In a world that operates as if creation’s resources are scarce, Christians know better, the Rev. Craig Dykstra, senior vice-president for religion at the Lilly Endowment, told a crowd of more than 200 at the third of Union Presbyterian Seminary’s four Sprunt Lectures May 8.
“Though it frequently seems counter-intuitive, we believe in a God who is the giver of all life,” said Dykstra, who has taught at Princeton Theological Seminary and Louisville Presbyterian Theological Seminary and who is retiring from the Lilly Endowment at the end of July after more than 22 years to resume teaching at Duke Divinity School.
“This God, the giver of all love and life, is given and restored in Jesus Christ, who came that all may have life and have it in abundance,” Dykstra said. “Our call is to recognize, receive and share that life of abundance. It’s our fundamental privilege and vocation, revealed to our minds and sealed on our hearts.”
The Sprunt Lectures and other activities related to Union Seminary’s bicentennial celebration run May 7-9. The Sprunts began in 1911 through a gift by James Sprunt of Wilmington, N.C. “to bring speakers of outstanding quality to the seminary to discuss aspects of Christian thought and work.” The theme of this lectures is “Seminary and Church … In This Together.”
“Theological seminaries and the church are indispensable to one another and the relationships between them must be intimate and deep,” Dykstra said. “Seminary and church must be engaged together in shaping communities of faith in which we are called and sustained by God’s grace and promised abundance.”
That God’s abundance is realized in community, not in individual lives, is clear in the Gospel, Dykstra insisted, citing the story of the feeding of the 5,000 ― what theologian Parker Palmer has called “the pathway from scarcity to abundance in community.”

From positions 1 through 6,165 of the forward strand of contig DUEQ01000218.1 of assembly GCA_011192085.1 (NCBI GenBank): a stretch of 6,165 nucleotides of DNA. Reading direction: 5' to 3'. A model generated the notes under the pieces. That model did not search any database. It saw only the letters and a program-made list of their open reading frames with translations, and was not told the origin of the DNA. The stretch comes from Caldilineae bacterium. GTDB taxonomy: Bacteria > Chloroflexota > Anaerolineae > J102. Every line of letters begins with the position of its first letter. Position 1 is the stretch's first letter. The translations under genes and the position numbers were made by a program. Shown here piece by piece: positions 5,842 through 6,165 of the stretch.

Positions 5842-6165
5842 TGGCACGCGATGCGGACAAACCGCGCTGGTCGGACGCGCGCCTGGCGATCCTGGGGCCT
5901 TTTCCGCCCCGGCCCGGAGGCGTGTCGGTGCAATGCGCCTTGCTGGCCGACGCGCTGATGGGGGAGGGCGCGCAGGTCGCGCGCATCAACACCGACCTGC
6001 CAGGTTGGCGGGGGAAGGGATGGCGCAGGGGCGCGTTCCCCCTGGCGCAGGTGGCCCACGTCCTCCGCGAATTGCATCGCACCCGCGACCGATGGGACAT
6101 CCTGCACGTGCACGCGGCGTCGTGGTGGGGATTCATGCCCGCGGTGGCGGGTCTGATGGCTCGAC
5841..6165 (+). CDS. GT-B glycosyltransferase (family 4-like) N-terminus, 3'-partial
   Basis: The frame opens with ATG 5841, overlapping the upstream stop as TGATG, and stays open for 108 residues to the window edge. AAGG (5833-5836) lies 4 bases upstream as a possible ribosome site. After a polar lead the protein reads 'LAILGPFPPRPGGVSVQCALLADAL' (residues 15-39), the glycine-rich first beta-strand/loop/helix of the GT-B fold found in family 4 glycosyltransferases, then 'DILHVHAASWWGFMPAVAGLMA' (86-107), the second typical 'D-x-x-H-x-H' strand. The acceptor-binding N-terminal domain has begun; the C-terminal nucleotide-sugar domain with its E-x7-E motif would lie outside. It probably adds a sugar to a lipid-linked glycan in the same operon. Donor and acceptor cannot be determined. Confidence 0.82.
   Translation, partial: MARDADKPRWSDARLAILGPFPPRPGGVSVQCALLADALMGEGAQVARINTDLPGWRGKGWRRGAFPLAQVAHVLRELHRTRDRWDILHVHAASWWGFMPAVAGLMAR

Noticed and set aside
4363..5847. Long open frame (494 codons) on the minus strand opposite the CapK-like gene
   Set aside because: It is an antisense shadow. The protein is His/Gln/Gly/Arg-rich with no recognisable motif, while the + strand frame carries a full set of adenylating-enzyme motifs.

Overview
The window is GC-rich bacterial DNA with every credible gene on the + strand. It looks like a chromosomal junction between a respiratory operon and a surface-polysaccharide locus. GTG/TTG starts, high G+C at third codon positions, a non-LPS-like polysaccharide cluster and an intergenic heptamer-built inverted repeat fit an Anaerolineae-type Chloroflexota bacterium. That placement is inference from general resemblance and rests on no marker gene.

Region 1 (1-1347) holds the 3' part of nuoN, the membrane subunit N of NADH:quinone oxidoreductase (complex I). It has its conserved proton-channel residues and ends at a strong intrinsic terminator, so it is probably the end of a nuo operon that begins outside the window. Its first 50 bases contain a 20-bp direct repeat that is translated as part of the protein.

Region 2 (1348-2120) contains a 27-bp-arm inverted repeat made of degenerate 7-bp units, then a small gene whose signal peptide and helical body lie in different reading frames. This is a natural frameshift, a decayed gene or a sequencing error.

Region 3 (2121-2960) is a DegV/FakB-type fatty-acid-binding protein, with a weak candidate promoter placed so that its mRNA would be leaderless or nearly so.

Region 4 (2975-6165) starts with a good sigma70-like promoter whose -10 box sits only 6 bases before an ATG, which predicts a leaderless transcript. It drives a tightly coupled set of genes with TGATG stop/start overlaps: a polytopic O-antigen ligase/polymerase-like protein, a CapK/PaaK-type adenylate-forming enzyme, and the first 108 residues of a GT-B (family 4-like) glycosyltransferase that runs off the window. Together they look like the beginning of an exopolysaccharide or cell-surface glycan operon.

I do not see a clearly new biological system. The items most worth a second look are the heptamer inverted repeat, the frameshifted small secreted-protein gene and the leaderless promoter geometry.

The disciples wanted to disperse the hungry crowd, with each person going into nearby villages to fend for themselves, Dykstra said. “But Jesus asked, ‘what do we have here?’ and now the miracle began to happen. Jesus knows that there’s always abundance in community,” Dykstra said. “That’s why God gave us the church.”
Dykstra cited the transformation of Broadway United Methodist Church in Indianapolis ― a church that went from prosperity in the 1950s and 60s to near closure in the 1980s and 90s to revitalization in since 2000 ― as an example of a community of faith that embraced the Gospel message of abundance in contrast to the world’s embrace of scarcity.
“This community publicly proclaims ‘God’s extravagant grace,’ ‘We see God’s abundance’ and ‘We believe that everyone is a child of God with gifts to give.’” Dykstra said, “and they have deliberately structured their ministry to embody these values.”
The congregation has a “roving listener” on staff whose job is to spend all his time in the community, listening and learning what needs people have and what gifts they have to offer and bring that information back to the congregation. The church hosts a monthly dinner with no agenda other than to “listen to where the Holy Spirit is alive in people’s lives and to figure out how the congregation can get involved in what’s already going on in the community,” Dykstra said. And the congregation regularly includes a “celebration of ministry” in worship ― lifting up those in the community (not just the church) who are using their gifts to better the community.
“For every congregation there is a way forward through theology of abundance,” Dykstra insisted. “All will be different, but will have four common features” as outlined by Christine Pohl in her book Living Into Community:
1. Maintaining spirit of gratitude
2. Making and keeping promises (covenant making)
3. Living truthfully
4. Practicing hospitality
To create leaders who can help transform churches into “communities of abundant living,” Dykstra said, “takes a kind of teaching and learning that recognizes the deep connection between seminary and church, becoming part of each other’s communities in deeper, more intimate ways” ― what he called “an organic ecology of grace and gratitude” with church and seminary growing into each other.
“It’s no secret that we live in a time of rapid social change, with everything up for grabs, a frantic pace, pervaded with sense of profound scarcity which drives isolation and saps life out of us, and increasing sense of a dead end,” Dykstra said.
“But we in the church know differently. We know we are created, sustained and loved by an extravagantly generous God,” he said. “In God, the future has already come – a way of life abundant. The church and seminary are and must be engaged in the endeavor to make it so.”